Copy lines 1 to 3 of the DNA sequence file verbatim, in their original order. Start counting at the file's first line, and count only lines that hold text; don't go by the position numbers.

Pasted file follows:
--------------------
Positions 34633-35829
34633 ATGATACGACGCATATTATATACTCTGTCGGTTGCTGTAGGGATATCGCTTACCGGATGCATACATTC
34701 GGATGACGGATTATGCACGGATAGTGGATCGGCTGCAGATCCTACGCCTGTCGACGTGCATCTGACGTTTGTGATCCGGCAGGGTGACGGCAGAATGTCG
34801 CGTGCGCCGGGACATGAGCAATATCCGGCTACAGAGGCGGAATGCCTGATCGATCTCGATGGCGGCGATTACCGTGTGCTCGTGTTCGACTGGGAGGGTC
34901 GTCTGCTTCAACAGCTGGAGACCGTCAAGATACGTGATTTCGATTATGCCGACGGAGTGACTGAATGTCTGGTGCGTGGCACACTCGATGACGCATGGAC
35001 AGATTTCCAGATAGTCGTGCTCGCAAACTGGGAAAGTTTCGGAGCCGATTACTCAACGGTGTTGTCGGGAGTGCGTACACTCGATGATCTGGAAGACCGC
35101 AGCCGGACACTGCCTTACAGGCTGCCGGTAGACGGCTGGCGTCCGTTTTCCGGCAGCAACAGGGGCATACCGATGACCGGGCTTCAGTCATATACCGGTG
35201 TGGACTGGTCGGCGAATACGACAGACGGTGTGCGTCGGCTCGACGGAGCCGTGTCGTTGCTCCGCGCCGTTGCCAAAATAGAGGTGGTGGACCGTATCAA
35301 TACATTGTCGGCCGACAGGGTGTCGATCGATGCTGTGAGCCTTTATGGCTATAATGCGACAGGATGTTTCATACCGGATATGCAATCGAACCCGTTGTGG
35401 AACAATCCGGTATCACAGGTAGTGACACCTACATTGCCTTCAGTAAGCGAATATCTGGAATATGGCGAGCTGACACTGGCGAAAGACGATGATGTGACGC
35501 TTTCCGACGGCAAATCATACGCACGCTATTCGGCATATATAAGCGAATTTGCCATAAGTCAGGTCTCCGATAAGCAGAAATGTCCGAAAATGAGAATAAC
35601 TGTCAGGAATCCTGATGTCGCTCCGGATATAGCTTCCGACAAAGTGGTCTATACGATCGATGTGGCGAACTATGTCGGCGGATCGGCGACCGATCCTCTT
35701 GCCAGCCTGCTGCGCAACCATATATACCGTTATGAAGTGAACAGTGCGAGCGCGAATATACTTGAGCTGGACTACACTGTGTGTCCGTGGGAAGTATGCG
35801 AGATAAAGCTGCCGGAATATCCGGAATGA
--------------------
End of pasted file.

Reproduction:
Positions 34633-35829
34633 ATGATACGACGCATATTATATACTCTGTCGGTTGCTGTAGGGATATCGCTTACCGGATGCATACATTC
34701 GGATGACGGATTATGCACGGATAGTGGATCGGCTGCAGATCCTACGCCTGTCGACGTGCATCTGACGTTTGTGATCCGGCAGGGTGACGGCAGAATGTCG